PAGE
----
New Jersey Home Sales Surged in January

By Josh Barbanel Economic Indicators Dow Jones Newswires

FILE - In this Thursday, Dec. 3, 2015, file photo, a home under construction and for sale is shown in Roswell, Ga. U.S. home prices rose in December 2016 from a year earlier at the fastest pace in 11 months, as prospective buyers bid against each ... other for a limited supply of available property, according to the Standard & Poor's CoreLogic Case-Shiller 20-city home price index, released Tuesday, Feb. 28, 2017. (AP Photo/John Bazemore, File) (AP)

Home sales in New Jersey surged in January, continuing a trend of strengthening sales as the employment picture continues to improve.

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Sales of new and existing homes in January increased 14% compared with the same month in 2016, and rose 31% from 2015, according a market report by Jeffrey Otteau, president of the Otteau Group, an appraisal and consulting firm.

"Looking ahead, expectations for deregulation and tax cuts are likely to further boost sales, particularly for luxury homes, which have lagged since the start of the last recession," Mr. Otteau said in an email.

The report showed that the pace of sales increased for the 29th consecutive month, with activity in January the highest for the month since 2005.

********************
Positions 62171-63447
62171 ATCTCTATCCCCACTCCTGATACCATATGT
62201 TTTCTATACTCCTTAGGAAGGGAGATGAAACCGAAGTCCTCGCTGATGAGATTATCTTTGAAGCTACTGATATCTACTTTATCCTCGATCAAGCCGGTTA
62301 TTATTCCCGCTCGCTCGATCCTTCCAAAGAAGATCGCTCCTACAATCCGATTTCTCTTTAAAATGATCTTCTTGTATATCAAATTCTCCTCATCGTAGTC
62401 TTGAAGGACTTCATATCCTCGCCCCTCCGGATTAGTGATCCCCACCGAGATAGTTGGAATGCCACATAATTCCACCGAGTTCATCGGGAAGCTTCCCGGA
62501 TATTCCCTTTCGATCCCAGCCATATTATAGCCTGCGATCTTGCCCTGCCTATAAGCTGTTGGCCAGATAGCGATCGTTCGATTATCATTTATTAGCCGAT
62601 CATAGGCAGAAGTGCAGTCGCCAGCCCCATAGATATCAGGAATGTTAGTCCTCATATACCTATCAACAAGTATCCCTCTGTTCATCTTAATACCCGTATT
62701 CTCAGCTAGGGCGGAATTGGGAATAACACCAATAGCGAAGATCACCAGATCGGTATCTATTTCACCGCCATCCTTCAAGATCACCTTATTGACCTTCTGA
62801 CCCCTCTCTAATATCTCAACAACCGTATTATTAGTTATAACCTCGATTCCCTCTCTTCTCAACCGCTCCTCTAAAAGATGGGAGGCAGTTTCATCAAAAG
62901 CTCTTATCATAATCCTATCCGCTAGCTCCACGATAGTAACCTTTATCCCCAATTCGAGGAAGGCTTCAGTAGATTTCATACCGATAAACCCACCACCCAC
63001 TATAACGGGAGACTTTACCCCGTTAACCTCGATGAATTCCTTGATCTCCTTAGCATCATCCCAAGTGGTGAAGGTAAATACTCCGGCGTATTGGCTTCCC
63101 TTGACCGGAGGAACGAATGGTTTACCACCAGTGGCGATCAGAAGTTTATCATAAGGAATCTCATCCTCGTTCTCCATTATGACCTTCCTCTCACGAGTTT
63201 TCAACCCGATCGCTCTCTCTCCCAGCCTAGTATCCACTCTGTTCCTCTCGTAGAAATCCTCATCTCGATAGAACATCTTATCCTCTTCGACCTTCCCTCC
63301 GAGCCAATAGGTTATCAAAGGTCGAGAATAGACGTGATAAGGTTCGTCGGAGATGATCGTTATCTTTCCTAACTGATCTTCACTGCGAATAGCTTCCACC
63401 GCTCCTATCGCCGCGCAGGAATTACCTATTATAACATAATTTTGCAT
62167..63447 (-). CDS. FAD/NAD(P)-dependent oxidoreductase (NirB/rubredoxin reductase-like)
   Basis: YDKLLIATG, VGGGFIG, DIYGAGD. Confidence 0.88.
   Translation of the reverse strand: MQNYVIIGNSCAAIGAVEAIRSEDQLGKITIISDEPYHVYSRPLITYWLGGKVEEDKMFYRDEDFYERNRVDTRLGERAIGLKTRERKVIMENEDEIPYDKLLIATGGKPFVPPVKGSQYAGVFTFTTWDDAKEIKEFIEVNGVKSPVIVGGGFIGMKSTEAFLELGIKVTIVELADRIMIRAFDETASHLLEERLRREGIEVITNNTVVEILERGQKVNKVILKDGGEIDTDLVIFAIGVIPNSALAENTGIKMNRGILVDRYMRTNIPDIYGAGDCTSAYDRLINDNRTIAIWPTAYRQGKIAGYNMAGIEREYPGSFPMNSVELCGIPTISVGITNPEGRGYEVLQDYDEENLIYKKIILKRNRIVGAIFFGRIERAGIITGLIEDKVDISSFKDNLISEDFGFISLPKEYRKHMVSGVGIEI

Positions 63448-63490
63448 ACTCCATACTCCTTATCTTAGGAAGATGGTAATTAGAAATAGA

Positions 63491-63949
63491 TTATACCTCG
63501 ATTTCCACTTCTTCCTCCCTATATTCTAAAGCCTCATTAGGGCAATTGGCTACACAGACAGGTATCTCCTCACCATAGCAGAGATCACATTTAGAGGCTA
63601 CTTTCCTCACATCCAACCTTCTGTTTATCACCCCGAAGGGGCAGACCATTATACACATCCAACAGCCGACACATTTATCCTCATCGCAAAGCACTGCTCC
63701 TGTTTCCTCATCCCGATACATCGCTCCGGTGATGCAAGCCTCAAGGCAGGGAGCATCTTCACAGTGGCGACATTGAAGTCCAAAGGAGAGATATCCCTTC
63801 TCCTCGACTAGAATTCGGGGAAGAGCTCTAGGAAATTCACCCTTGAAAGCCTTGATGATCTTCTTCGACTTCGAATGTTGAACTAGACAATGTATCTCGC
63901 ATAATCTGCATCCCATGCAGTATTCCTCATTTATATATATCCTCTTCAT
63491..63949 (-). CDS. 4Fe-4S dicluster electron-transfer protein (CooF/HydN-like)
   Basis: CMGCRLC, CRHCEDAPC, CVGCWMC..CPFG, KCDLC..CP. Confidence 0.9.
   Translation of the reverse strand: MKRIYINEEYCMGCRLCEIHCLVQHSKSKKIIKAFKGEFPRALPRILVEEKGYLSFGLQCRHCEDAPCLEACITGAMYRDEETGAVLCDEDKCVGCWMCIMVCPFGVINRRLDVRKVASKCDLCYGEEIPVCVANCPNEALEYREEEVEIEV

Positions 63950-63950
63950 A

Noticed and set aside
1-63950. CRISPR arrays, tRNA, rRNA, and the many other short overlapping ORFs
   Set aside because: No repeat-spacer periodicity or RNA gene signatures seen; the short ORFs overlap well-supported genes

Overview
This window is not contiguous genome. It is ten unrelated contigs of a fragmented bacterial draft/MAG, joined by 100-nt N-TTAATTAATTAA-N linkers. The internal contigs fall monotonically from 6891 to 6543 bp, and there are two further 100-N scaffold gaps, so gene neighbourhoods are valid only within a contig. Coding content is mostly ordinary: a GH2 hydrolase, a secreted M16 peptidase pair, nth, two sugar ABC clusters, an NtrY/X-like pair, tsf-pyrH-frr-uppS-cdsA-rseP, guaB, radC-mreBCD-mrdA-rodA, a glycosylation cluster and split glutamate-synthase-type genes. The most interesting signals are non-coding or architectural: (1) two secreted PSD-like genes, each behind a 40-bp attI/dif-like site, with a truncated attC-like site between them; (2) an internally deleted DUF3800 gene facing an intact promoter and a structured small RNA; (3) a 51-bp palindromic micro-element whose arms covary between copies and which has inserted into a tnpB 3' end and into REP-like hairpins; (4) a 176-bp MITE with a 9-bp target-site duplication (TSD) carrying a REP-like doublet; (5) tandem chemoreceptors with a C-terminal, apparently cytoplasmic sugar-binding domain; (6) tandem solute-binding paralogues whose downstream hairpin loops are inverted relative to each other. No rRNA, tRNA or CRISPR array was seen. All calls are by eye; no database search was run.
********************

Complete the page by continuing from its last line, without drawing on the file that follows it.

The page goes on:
At the same time, the inventory of unsold homes fell to the lowest January level since 2005. Most of the state's 21 counties had a normal balance between supply and demand, the report said.

Counties near New York City had the tightest supply of homes, with Hudson County sitting on just 2.9 months of supply at the current sales pace, followed by Essex and Union Counties. The weakest markets were at the southern end of the state.

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The data showed that sales strengthened the most on homes priced between $1 million and $2.5 million. The surge of 19% above January 2016 could be due to increased optimism among higher-income households under the Trump administration for tax cuts and stronger economic growth, according to the report.

Sales for the lowest-price homes, less than $400,000, jumped 16%. The weakest category was for homes sold for more than $2.5 million, which showed a decline of 18% from January 2016.

Foreclosure filings declined slightly in 2016, and are on track to fall again this year, the report said.